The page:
ACI Europe delivered an overview of its ‘burning issues’ last month in the annual New Year Reception in the European Parliament.
Although optimism remains high about traffic growth, and ACI Europe reaffirmed its support for more ‘Open Skies’, concerns remain in place about the potential impacts of Brexit and about airline protectionism.
Dr Michael Kerkloh, CEO of Munich Airport and President of ACI Europe, addressed the gathering to voice fresh warnings and concerns that also mentioned the ‘self-serving nature of [airline protectionism] the current campaign for more airport charges regulation.
Following the reception, ACI Europe’s board met with EC Task Force 50 to talk about Brexit impacts on the aviation industry across Europe. The first phase of Brexit negotiations have delivered a small sense of relief for UK and EU airports, who are glad that there appears to be some form of support of a transition period, but Dr Kerkloh remains concerned that the risk of a ‘no-deal’ scenario are still very real. He said, ‘For now, we still remain completely in the dark as to what will happen at the end of the transition. One thing is pretty clear though – the political dynamics shaping these negotiations are very much at odds with business interests.’
Dr Kerkloh added that ACI Europe has repeatedly stressed, since the beginning of the Brexit negotiation process, that there is a ‘need to keep the most liberal aviation regime between the UK and the EU – to safeguard air connectivity. Anything more restrictive than the current Single Aviation Market will come at a cost. There is just no winning alternative.’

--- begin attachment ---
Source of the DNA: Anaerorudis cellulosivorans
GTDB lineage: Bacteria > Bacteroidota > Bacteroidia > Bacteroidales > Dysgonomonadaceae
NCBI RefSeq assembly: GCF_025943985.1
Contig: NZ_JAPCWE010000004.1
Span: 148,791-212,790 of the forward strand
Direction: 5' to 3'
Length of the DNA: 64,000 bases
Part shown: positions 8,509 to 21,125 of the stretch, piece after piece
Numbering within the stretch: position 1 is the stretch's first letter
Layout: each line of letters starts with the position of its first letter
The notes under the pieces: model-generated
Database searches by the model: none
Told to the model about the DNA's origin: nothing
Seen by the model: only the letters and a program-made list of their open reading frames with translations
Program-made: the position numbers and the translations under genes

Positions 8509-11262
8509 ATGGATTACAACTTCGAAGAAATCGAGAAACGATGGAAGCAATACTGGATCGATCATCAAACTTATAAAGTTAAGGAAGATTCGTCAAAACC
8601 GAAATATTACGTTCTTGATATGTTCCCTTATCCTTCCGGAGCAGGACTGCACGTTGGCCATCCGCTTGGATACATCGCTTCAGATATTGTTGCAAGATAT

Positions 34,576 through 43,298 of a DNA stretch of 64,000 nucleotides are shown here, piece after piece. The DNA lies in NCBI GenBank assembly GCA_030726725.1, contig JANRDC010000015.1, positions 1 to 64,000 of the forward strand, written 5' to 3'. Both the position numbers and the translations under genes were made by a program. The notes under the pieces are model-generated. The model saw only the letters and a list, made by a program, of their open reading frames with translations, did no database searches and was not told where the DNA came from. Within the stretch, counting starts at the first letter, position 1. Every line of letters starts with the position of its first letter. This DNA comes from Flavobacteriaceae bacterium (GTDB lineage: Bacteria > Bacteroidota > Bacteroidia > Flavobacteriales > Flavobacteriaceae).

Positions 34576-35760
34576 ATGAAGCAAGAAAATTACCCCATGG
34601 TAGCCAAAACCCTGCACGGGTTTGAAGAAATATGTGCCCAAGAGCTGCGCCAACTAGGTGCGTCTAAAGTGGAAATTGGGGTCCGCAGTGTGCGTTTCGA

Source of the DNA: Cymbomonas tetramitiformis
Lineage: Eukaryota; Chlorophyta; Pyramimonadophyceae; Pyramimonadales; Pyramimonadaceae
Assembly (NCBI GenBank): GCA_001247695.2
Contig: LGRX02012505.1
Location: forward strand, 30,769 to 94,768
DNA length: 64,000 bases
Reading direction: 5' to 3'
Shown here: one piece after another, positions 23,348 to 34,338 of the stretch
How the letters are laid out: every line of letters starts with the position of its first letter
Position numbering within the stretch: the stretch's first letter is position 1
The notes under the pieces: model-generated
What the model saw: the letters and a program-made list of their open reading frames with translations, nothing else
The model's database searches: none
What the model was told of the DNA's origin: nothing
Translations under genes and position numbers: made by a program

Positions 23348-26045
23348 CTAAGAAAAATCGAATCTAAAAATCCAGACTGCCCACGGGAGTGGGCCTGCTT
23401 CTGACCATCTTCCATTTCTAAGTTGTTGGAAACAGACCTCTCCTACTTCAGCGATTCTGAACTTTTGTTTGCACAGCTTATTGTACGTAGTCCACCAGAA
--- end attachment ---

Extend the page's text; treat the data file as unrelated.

ACI Europe has concerns over EU Regulation 868/2004 on unfair trading practices in European aviation. As staunch supporters of the Open Skies initiative, ACI Europe, according to Dr Kerkloh, ‘We are worried that some are trying to use the revision of Regulation 868 to advance a protectionist agenda. Don’t get me wrong: Open Skies need to go hand in hand with fair competition and we do support the Commission proposal. But the rules must be crystal clear and specific – they should not be open to different interpretations. Also, Regulation 868 should be triggered only when damage is demonstrated and only as a last resort – after all other applicable dispute resolution mechanisms have been exhausted. These are essential safeguards to prevent abuses in the use of this Regulation and maintain trust with our trading partners internationally.’
Currently, the European Commission is evaluating the EU Directive on airport charges, and Dr Kerkloh unequivocally defined what needs to be at the very heart of this evaluation. He said, ‘These new market dynamics need to be at the core of the evaluation. That means that the evaluation must resolve the contradiction in policy approaches between airport charges and State aid. The Commission’s own State aid rules and the European Court of Justice have already acknowledged the reality of airport competition. So, I have a very simple question: How can we be told that airports compete when it comes to looking at State Aid, but that airports suddenly no longer compete when it comes to dealing with airport charges?’